Stand-up comedian Brad Williams, who sold out the Stateside Theatre at the Moontower Comedy Festival and whose comedy is featured on Netflix’s “The Degenerates,” also had advice for young comedians who are looking to pursue a career in comedy.
“I did my first open mic and I’m like ‘so when do I get paid?'” Williams said. “That’s the one thing I tell people when they say ‘hey, I’m thinking about doing comedy, should I do it?’ Well, if you’re okay being poor between at least two years and the most the rest of your life. Then yes, you can be a comedian.”
Although having a career in comedy can be challenging, Williams encouraged those who are passionate about comedy to do it as much as possible to get better.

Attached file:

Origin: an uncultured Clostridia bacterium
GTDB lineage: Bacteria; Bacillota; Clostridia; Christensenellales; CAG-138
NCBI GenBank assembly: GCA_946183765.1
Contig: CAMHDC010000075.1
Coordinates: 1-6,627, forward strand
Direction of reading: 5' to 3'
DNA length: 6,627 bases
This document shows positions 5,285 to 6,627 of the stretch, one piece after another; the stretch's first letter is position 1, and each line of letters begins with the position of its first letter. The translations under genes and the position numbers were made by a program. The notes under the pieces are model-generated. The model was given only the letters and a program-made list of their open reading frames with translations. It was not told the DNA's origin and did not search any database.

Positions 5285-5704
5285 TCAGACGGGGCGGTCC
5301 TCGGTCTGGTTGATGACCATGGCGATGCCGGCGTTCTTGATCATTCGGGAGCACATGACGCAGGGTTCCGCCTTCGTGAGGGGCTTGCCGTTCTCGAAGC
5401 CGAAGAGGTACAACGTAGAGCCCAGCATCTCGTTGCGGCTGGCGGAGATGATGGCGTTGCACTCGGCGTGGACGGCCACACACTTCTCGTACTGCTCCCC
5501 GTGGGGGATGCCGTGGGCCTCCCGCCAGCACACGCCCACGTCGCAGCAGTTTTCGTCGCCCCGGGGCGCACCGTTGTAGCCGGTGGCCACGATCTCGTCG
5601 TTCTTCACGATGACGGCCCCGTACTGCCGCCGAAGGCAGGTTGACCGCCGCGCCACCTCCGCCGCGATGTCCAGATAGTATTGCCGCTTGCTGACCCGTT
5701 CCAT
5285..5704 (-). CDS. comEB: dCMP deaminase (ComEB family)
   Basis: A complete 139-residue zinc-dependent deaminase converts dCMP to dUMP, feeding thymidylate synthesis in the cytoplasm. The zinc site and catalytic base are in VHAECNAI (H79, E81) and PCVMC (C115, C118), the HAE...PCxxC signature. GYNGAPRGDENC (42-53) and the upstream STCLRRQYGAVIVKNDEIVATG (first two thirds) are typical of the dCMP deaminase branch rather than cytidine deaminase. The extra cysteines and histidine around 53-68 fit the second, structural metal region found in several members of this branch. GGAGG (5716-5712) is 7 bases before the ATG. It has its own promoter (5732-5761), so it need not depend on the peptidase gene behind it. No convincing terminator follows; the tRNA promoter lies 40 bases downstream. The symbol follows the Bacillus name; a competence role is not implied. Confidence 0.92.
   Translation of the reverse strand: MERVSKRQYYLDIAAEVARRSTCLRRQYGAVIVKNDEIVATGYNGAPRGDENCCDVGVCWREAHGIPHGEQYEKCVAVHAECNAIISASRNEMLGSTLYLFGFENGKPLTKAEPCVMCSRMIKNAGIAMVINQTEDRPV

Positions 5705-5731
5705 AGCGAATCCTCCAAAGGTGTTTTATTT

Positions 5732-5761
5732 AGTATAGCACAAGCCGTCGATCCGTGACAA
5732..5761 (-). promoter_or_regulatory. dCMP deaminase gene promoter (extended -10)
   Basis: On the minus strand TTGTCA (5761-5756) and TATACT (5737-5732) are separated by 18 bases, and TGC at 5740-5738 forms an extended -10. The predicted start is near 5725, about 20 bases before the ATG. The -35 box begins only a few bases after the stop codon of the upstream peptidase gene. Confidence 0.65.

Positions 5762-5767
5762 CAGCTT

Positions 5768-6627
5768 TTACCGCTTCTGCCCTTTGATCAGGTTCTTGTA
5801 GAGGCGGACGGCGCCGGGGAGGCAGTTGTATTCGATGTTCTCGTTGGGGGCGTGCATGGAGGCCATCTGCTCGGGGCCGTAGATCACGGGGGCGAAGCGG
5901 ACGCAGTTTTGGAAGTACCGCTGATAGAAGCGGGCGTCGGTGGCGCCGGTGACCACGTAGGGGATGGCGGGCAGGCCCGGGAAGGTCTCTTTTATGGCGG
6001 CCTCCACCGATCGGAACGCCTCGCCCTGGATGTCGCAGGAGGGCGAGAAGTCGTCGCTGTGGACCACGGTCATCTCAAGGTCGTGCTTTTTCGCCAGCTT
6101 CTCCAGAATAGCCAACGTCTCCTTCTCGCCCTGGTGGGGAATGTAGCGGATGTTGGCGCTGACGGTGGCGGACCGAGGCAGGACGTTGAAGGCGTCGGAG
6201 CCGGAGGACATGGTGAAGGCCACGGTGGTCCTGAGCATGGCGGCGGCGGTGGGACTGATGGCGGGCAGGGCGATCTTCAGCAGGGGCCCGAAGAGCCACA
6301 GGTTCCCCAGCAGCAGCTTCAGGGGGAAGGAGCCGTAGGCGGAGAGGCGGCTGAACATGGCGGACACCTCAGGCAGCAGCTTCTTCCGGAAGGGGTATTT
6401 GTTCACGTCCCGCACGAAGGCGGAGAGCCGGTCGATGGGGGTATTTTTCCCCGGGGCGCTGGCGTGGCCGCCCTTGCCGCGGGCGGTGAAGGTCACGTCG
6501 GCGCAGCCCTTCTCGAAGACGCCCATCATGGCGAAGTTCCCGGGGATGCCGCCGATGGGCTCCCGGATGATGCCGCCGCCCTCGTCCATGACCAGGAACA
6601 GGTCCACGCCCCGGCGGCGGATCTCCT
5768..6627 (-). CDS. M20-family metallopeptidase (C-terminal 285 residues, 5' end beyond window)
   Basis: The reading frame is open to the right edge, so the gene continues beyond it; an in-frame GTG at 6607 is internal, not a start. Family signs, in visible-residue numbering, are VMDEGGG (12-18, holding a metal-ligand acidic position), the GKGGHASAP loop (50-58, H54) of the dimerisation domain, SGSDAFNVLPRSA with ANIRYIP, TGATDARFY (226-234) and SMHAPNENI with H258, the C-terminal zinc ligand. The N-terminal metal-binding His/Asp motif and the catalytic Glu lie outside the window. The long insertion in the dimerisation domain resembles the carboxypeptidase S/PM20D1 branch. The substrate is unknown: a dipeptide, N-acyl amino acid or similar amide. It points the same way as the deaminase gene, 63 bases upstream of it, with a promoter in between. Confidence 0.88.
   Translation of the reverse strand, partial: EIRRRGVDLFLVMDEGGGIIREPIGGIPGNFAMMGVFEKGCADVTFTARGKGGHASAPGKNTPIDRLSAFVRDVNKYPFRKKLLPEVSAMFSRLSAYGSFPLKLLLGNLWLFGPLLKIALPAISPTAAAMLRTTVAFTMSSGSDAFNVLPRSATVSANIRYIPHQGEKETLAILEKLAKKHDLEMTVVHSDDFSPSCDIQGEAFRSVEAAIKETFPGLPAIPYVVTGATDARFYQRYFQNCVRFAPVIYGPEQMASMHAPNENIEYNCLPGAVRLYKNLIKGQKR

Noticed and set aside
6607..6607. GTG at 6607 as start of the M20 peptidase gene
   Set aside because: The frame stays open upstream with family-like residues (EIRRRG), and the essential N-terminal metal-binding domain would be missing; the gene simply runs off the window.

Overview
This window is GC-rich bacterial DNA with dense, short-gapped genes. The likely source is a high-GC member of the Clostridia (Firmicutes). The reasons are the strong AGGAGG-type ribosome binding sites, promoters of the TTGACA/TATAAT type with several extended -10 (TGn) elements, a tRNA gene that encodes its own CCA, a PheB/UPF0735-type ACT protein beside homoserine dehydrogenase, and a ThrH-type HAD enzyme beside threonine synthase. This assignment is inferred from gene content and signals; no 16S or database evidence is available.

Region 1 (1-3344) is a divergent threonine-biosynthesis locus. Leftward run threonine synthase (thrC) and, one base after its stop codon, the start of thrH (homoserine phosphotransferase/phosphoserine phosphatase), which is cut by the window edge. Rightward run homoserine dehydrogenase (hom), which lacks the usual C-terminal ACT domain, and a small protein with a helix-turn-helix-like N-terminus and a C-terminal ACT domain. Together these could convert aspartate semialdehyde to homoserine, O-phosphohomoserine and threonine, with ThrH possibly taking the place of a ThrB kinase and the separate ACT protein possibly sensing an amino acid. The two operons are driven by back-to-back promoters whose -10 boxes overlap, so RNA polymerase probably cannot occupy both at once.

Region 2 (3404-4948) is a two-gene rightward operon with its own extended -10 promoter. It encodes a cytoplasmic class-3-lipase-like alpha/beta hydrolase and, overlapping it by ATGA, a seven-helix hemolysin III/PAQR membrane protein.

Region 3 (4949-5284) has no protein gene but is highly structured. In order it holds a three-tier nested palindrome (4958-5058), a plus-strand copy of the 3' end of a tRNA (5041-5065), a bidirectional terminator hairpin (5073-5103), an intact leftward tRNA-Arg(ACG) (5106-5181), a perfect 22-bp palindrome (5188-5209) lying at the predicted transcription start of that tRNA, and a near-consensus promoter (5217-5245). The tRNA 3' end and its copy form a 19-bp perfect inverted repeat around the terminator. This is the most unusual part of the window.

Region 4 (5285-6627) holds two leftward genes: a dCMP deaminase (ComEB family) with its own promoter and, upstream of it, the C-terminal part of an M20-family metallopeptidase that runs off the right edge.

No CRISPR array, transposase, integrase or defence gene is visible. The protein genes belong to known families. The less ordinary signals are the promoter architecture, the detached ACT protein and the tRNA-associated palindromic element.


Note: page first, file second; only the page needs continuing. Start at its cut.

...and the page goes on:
“There’s no cheat sheet,” Williams said. “It’s trying to get as much stage time as you can, whether that be at open mics or other booked shows. It’s just getting a microphone and getting on stage and being able to talk. Cause, that’s the only way to get better at this.”
The Comedy Association will have its first in-person comedy showcase of the semester at 8:30 p.m. on Oct. 29 at George’s in the LBJ Student Center. For more information on how to join the Comedy Association and upcoming showcases and meetings, follow @txstcomedy on Instagram and Twitter.

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  • Sam Burzinski practices stand-up comedy, Wednesday, Sept. 29, 2021, at Derrick Hall.

  • Sam Morril headlines a stand-up comedy show, Thursday, Sept. 23, 2021, at the Stateside Theatre.